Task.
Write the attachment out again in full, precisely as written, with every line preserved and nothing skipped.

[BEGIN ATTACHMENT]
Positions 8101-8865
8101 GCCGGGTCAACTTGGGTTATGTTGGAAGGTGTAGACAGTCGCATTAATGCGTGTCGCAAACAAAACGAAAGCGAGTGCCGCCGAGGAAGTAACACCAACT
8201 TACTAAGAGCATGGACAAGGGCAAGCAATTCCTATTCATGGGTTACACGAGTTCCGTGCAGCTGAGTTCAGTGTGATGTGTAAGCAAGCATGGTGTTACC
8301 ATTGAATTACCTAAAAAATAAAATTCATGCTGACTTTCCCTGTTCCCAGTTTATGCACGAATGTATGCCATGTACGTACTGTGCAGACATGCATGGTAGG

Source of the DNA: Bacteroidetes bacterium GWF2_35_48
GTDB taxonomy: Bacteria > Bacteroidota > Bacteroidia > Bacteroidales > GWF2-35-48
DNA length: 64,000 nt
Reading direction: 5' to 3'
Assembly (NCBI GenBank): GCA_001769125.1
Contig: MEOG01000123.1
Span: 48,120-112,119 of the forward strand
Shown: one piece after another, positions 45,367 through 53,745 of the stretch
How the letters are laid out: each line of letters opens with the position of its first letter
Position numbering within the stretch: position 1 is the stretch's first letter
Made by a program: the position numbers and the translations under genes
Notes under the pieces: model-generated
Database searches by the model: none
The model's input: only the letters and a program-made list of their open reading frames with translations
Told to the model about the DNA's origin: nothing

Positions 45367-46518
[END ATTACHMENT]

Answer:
Positions 8101-8865
8101 GCCGGGTCAACTTGGGTTATGTTGGAAGGTGTAGACAGTCGCATTAATGCGTGTCGCAAACAAAACGAAAGCGAGTGCCGCCGAGGAAGTAACACCAACT
8201 TACTAAGAGCATGGACAAGGGCAAGCAATTCCTATTCATGGGTTACACGAGTTCCGTGCAGCTGAGTTCAGTGTGATGTGTAAGCAAGCATGGTGTTACC
8301 ATTGAATTACCTAAAAAATAAAATTCATGCTGACTTTCCCTGTTCCCAGTTTATGCACGAATGTATGCCATGTACGTACTGTGCAGACATGCATGGTAGG

Source of the DNA: Bacteroidetes bacterium GWF2_35_48
GTDB taxonomy: Bacteria > Bacteroidota > Bacteroidia > Bacteroidales > GWF2-35-48
DNA length: 64,000 nt
Reading direction: 5' to 3'
Assembly (NCBI GenBank): GCA_001769125.1
Contig: MEOG01000123.1
Span: 48,120-112,119 of the forward strand
Shown: one piece after another, positions 45,367 through 53,745 of the stretch
How the letters are laid out: each line of letters opens with the position of its first letter
Position numbering within the stretch: position 1 is the stretch's first letter
Made by a program: the position numbers and the translations under genes
Notes under the pieces: model-generated
Database searches by the model: none
The model's input: only the letters and a program-made list of their open reading frames with translations
Told to the model about the DNA's origin: nothing

Positions 45367-46518